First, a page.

When I first went to Paris which must have been in the early 1960’s I was shocked to see beggars on the street; shocked because I’d only ever read about beggars in old stories, I’d never actually seen people sitting on the streets with their hands out for money. I’m sure there were beggars, and there were people selling violets they’d picked themselves, and there were other people on hard times trying to get money by singing or dancing, or playing some musical instrument, and maybe we had laws against begging which were strictly enforced.
It’s a sad state of affairs, no worse, an appalling state of affairs, that now there are beggars on the streets, homeless and hopeless… I came across this sonnet by Matthew Arnold… I know very little about him, but this short poem which must have been written before 1867, nearly a hundred and fifty years ago, describes a scene not far off what we might see today.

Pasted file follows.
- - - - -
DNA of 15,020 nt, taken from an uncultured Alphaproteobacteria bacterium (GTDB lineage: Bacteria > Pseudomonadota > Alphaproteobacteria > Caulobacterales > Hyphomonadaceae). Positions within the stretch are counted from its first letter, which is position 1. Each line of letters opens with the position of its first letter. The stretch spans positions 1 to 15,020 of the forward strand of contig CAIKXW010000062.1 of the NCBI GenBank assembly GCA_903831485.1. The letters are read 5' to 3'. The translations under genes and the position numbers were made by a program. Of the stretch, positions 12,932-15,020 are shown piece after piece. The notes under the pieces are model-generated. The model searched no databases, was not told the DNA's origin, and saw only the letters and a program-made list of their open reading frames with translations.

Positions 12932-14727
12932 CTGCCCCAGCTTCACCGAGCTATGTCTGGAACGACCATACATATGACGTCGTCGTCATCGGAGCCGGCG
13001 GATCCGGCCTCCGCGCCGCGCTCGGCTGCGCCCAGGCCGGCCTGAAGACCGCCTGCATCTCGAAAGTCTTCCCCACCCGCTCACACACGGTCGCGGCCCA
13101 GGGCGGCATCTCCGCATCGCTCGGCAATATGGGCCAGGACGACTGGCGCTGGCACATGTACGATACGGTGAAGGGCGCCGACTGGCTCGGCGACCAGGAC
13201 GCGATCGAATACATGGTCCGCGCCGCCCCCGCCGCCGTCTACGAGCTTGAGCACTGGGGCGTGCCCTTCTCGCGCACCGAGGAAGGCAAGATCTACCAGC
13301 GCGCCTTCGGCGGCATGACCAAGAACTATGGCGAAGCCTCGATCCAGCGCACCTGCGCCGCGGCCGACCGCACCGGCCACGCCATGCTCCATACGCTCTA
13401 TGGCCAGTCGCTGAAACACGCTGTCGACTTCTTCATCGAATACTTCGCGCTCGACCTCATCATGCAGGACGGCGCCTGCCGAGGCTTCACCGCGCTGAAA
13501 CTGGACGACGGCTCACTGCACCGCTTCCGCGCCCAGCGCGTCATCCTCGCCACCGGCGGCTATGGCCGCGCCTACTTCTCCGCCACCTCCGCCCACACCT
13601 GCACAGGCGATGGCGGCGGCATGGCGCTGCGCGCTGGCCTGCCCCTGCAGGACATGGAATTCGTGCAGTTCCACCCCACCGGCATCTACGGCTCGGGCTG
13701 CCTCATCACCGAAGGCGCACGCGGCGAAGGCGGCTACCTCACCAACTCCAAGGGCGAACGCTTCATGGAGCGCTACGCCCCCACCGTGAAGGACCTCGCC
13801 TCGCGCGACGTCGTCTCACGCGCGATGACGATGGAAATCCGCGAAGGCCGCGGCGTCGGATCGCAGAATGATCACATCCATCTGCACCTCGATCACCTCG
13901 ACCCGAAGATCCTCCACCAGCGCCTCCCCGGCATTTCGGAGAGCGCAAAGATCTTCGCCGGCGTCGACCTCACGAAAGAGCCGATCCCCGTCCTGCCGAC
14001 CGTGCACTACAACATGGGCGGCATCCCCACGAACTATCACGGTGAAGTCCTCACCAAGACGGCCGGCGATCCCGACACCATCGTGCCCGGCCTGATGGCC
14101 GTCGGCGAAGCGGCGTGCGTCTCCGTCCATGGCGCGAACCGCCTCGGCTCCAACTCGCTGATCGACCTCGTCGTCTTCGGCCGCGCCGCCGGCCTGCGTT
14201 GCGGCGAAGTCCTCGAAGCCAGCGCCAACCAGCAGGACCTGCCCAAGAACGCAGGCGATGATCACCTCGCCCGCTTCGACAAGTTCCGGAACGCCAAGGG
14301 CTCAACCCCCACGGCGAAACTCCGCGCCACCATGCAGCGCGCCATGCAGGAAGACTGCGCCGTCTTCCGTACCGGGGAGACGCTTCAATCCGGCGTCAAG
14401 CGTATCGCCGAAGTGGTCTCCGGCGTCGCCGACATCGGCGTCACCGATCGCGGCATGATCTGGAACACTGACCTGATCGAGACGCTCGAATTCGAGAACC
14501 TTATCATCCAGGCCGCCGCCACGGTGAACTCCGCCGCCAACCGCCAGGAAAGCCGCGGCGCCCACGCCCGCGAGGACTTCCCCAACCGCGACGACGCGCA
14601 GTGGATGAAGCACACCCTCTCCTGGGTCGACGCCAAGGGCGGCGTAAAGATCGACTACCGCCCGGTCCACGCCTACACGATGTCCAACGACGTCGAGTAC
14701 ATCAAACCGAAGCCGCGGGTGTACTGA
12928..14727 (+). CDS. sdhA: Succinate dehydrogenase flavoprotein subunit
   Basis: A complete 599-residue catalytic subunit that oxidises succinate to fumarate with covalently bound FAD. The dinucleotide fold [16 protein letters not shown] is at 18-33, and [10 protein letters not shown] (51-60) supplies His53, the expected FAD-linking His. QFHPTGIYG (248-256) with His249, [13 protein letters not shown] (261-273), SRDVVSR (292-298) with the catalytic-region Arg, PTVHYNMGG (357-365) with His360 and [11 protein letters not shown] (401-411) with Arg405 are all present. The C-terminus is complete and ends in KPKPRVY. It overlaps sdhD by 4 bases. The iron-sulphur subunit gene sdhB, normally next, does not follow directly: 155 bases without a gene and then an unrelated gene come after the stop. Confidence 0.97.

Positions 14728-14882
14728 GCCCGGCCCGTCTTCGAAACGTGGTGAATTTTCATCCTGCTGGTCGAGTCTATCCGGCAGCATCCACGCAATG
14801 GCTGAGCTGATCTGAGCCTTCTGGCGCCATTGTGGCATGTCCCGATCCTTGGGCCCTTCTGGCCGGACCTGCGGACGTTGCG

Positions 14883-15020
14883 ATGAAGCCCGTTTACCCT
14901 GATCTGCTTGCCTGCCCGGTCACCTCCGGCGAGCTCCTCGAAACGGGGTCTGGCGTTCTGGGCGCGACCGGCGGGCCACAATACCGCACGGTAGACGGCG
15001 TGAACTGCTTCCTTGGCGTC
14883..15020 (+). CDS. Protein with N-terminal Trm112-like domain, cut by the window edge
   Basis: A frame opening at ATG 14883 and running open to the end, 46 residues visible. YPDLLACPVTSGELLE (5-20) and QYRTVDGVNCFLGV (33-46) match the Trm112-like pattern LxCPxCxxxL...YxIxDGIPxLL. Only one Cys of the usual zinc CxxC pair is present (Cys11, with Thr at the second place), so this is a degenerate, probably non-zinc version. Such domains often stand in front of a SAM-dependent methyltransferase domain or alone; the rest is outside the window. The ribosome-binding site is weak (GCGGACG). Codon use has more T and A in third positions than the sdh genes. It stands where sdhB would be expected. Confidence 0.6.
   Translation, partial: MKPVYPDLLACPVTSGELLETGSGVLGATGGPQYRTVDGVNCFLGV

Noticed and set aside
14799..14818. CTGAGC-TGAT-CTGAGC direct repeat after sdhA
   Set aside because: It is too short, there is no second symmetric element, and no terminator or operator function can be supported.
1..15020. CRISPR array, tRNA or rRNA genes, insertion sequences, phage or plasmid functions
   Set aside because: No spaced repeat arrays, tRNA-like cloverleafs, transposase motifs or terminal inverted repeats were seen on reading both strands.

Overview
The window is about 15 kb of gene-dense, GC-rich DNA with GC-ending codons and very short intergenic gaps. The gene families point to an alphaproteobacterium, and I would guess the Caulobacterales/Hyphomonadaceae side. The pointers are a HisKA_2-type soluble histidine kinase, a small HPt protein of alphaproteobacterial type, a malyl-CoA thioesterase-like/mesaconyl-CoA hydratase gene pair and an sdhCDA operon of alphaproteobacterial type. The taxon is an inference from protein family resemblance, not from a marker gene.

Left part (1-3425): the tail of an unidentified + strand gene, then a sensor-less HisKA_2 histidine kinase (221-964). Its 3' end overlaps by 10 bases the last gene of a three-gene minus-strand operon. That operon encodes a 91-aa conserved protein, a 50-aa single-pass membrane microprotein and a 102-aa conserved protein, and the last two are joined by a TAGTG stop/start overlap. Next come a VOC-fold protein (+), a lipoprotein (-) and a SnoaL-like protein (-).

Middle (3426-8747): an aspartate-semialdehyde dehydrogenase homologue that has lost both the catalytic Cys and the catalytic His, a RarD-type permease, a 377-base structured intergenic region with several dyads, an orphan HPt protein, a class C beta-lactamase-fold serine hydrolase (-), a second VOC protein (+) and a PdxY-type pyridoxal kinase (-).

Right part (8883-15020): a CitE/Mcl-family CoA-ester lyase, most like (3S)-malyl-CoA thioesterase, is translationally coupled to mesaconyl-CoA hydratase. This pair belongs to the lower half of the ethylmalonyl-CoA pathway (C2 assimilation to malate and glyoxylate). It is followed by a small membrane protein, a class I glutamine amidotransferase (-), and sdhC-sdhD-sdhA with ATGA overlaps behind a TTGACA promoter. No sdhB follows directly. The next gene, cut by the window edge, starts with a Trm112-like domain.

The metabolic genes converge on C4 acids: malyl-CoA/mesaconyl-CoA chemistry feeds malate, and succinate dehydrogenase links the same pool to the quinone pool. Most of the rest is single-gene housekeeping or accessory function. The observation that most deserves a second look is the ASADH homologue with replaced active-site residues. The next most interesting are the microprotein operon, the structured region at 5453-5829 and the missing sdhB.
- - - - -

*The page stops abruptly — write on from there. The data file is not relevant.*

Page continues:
Crouch’d on the pavement close by Belgrave Square
A tramp I saw, ill, moody, and tongue-tied;
A babe was in her arms, and at her side
A girl; their clothes were rags, their feet were bare.
Some labouring men, whose work lay somewhere there,
Pass’d opposite; she touch’d her girl, who hied
Across, and begg’d and came back satisfied.
The rich she had let pass with frozen stare.
Thought I: Above her state this spirit towers;
She will not ask of aliens, but of friends,
Of sharers in a common human fate.
She turns from that cold succour, which attends
The unknown little from the unknowing great,
And points us to a better time than ours.